With that let’s jump into some of the code stuff. As I mentioned menu structure is very important. It needs to be semantic. We say this all the time. We say the word semantic all the time but what does that actually mean. It means that the HTML code reinforces the meaning of the content rather than the design. In the case of a navigation menu, we’re using a list so when the screen reader hits, when they tab to a list, it tells them it’s a list and how many items are in that list. It gives them context to where they’re at.
If we were to build the navigation which is divs, div tags or paragraph tags, we could visually achieve that, but it would not be semantic markup, and it would not be good for screen readers. Menu structure should also be adaptive. It should adapt to the viewport. It should be responsive, is the word that we typically use. It should be able to build for tablet, mobile, desktop.
Our approach typically is more fluid responsively [inaudible]. We make sure that the navigation functions and looks correctly on all viewport sizes, on all screen sizes. So, you grab your window, and you slide it back and forth and you visually you check that everything is viewable. The text is not getting cut off, that drop downs or flyouts are not going off the side of the screen. You just want to be mindful of that.
It, also, supports magnification. If a user needs to increase the scale of their browser, instead of viewing it at a hundred percent they’re viewing it at a hundred fifty percent, that the text flows. It doesn’t cut off the side. There’s not like a hard overflow hidden. That if it’s a three-word link, that it would wrap to the next line and then that adapts to a assistive technology. And, I think, we’re going to dive into a lot of that today.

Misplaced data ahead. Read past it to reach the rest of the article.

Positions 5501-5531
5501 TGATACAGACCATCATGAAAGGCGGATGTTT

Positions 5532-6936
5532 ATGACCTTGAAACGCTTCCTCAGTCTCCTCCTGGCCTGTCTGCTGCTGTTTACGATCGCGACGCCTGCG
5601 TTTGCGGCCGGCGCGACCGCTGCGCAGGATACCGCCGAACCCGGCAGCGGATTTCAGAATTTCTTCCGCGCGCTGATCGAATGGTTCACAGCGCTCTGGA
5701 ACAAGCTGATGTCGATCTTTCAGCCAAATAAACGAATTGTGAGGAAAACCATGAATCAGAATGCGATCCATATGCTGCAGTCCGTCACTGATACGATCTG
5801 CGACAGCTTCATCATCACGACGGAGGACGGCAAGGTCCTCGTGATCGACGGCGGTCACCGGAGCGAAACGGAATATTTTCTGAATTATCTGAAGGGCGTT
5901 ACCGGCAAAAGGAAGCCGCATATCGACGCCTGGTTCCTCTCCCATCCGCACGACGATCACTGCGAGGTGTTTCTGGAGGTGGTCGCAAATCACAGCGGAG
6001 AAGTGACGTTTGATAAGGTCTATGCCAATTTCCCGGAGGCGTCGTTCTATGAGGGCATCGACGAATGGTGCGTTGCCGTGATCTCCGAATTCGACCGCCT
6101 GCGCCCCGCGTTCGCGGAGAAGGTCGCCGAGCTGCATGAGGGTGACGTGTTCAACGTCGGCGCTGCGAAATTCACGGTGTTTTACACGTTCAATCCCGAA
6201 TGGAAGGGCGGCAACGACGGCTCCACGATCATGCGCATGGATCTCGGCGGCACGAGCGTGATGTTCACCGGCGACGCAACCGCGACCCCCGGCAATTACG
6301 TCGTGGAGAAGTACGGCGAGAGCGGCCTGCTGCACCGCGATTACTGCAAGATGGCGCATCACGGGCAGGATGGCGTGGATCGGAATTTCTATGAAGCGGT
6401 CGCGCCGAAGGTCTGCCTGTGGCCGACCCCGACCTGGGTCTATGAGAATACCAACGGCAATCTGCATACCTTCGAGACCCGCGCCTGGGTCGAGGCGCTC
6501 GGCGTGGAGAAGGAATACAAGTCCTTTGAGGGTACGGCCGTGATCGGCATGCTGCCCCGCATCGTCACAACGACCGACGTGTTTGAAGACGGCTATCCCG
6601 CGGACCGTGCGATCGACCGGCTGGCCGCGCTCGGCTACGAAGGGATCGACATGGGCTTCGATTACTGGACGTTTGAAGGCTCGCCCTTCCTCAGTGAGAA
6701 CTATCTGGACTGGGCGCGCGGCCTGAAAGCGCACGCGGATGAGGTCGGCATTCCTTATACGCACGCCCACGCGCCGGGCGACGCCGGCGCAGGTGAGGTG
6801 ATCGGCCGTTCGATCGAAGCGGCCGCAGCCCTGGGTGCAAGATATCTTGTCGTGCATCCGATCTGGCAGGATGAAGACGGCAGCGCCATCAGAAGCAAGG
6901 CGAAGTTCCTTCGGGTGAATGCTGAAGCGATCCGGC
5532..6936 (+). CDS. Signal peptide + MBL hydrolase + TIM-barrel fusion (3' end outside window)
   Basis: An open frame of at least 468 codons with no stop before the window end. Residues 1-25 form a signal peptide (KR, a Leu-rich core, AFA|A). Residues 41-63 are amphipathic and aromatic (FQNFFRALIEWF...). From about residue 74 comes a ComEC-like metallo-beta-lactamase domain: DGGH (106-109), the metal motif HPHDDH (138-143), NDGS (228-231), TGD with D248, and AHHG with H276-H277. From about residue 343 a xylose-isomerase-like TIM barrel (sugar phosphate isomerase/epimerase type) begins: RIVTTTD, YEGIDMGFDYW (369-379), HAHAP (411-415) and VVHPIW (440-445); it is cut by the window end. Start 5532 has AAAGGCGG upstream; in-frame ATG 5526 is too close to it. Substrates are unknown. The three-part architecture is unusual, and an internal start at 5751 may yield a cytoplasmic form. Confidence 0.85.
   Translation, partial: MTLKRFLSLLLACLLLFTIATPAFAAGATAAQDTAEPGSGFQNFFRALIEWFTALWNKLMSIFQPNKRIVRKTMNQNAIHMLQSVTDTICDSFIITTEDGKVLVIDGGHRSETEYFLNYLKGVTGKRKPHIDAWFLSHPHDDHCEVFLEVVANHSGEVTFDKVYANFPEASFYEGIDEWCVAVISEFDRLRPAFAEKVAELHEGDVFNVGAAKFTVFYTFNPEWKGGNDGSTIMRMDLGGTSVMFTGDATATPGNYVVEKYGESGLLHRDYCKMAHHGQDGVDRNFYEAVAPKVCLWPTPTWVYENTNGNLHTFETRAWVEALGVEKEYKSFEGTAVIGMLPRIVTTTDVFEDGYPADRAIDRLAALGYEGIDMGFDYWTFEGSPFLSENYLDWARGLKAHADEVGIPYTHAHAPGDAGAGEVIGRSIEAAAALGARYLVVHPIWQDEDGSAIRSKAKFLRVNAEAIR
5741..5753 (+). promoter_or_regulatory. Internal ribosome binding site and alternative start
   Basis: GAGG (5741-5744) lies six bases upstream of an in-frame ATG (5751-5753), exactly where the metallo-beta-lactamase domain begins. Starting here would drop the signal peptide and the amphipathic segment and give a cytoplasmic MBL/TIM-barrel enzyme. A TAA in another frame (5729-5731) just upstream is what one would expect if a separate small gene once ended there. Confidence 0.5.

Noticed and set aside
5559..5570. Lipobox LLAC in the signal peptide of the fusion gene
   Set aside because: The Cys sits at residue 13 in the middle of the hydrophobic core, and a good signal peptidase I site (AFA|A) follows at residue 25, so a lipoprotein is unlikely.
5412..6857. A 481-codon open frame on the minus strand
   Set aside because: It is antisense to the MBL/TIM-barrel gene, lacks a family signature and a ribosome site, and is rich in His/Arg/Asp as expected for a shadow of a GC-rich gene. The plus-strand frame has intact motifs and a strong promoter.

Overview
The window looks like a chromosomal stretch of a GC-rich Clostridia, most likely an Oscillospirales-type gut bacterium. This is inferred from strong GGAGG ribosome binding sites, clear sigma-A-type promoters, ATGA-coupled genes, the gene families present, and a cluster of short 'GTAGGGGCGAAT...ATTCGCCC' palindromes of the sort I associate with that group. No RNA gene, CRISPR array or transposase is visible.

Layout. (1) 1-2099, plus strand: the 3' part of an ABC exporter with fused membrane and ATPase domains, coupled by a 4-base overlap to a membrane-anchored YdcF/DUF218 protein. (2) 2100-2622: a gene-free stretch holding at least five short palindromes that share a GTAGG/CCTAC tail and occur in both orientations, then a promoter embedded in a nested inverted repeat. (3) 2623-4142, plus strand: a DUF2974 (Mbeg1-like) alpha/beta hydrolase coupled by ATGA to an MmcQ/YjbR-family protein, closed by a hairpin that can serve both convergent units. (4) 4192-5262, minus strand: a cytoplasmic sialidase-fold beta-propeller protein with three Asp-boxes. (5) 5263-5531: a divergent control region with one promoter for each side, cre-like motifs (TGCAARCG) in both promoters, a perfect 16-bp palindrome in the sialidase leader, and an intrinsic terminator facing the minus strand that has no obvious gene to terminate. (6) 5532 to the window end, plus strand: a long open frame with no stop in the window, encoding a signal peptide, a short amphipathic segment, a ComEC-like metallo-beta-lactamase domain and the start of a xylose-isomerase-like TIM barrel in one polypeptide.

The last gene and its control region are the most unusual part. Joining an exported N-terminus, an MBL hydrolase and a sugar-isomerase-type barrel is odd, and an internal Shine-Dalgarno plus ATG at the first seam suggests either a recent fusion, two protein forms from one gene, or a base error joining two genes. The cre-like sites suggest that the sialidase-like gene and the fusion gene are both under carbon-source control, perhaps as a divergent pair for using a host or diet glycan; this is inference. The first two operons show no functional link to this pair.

The navigation menu when tab to announces what it is, its context to the keyboard user where they are, how many items there are, is there a submenu. In being semantic we want to define our menu for websites we’re typically going to use an unordered list or an ordered list. We would use an unordered list if the menu is not specific, right. This is typically what we use.
I have a code example here that shows code with an unordered list. It has an unordered list. It has an unordered list, open and close tag and within that I’m showing four list items with links, and for the purpose of this presentation, these are not real links. They’re just placeholders. I have an about. I have a home link, about link, a shop link, and a contact link. These can be reordered in any order. It doesn’t matter where they go. I know we typically put home first but this is what I would consider a nonspecific list.
Now, could we use divs to create this, and then use ARIA attributes to define the roles of these things, we could, right. From a developer’s standpoint I think that’s overly complex. I always default to using semantic HTML markup before using aria-label attributes, aria attributes. Because if you can achieve it with just straight HTML, I think that’s the best way to go.
We want to use an ordered list when the sequence matter. I am showing a unordered – an ordered list here, open and close tags. And within those tags I have five list items here that go in order, and this is a little bit of a shameless plug, but I will read through what these are. Step one would be download the accessibility checker plugin, and then step two, upload the plugin into your website. Step three, activate the plugin. Step four, scan a post and step five, fix all your accessibility issues. All right.